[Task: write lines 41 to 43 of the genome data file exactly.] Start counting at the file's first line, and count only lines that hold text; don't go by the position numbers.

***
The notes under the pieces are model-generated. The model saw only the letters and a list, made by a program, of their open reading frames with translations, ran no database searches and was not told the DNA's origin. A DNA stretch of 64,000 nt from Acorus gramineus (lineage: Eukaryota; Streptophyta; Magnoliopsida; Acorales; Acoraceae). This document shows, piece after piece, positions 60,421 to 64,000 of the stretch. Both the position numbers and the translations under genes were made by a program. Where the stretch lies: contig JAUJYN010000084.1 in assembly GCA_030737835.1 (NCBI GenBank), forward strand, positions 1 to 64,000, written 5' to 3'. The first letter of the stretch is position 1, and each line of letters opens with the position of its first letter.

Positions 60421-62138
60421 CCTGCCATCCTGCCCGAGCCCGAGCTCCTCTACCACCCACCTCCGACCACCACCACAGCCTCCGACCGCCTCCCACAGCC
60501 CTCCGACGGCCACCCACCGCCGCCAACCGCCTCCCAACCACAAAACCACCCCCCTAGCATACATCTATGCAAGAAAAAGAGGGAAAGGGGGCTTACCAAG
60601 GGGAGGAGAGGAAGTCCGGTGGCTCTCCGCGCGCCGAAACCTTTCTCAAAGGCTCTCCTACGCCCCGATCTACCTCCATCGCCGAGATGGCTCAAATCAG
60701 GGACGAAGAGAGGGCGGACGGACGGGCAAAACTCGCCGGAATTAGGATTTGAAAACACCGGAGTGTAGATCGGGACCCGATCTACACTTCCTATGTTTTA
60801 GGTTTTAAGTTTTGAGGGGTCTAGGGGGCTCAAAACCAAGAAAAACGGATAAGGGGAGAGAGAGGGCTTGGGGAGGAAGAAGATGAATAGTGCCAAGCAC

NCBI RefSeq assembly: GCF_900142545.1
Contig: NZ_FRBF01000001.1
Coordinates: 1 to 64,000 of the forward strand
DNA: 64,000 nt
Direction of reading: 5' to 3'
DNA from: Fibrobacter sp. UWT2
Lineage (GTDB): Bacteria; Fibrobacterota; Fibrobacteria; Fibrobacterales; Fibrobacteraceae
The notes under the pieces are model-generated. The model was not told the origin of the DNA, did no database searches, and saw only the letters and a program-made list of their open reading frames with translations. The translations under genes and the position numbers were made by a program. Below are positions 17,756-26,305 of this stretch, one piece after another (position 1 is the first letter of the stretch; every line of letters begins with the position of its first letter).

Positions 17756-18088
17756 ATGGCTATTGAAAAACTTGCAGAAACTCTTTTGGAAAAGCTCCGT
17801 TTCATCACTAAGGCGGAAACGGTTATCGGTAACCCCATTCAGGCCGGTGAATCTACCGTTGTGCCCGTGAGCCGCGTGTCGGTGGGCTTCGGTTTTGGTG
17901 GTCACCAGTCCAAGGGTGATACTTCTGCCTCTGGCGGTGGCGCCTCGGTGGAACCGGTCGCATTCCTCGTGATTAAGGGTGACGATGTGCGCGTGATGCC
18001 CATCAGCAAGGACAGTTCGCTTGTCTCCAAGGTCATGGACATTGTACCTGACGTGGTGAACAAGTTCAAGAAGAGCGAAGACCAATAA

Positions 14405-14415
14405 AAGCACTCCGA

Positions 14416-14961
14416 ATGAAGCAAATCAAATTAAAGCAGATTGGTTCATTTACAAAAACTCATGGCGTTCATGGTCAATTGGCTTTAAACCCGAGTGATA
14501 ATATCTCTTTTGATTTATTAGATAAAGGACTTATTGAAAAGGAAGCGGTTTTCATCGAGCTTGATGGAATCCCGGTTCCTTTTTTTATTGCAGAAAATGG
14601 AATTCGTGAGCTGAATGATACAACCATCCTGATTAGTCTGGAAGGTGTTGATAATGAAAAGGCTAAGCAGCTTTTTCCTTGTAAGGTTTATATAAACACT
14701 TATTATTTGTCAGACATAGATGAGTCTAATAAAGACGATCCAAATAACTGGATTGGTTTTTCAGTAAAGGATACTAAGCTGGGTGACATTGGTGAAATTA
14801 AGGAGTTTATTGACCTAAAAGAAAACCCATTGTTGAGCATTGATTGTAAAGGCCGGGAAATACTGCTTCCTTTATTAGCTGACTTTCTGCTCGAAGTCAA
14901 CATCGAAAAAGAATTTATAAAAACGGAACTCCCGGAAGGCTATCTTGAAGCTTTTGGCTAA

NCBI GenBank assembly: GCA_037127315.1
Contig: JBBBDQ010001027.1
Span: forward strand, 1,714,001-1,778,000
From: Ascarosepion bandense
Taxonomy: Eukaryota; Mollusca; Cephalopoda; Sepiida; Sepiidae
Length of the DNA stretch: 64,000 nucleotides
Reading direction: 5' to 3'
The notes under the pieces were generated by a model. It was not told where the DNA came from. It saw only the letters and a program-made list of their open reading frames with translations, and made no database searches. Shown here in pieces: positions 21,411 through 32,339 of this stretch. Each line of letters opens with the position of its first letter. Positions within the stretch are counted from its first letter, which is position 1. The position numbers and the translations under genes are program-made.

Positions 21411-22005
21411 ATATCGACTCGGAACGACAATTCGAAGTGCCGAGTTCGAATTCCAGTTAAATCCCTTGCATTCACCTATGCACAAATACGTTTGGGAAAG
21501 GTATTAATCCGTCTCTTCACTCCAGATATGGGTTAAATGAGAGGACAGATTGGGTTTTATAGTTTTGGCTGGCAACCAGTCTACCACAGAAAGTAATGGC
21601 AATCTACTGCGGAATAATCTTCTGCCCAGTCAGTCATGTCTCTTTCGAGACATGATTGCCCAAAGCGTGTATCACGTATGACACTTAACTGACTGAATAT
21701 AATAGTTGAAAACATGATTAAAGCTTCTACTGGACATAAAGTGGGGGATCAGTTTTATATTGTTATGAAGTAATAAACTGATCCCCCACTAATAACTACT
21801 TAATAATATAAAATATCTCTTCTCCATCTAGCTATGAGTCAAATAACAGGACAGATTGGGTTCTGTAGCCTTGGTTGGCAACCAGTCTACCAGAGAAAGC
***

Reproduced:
21601 AATCTACTGCGGAATAATCTTCTGCCCAGTCAGTCATGTCTCTTTCGAGACATGATTGCCCAAAGCGTGTATCACGTATGACACTTAACTGACTGAATAT
21701 AATAGTTGAAAACATGATTAAAGCTTCTACTGGACATAAAGTGGGGGATCAGTTTTATATTGTTATGAAGTAATAAACTGATCCCCCACTAATAACTACT
21801 TAATAATATAAAATATCTCTTCTCCATCTAGCTATGAGTCAAATAACAGGACAGATTGGGTTCTGTAGCCTTGGTTGGCAACCAGTCTACCAGAGAAAGC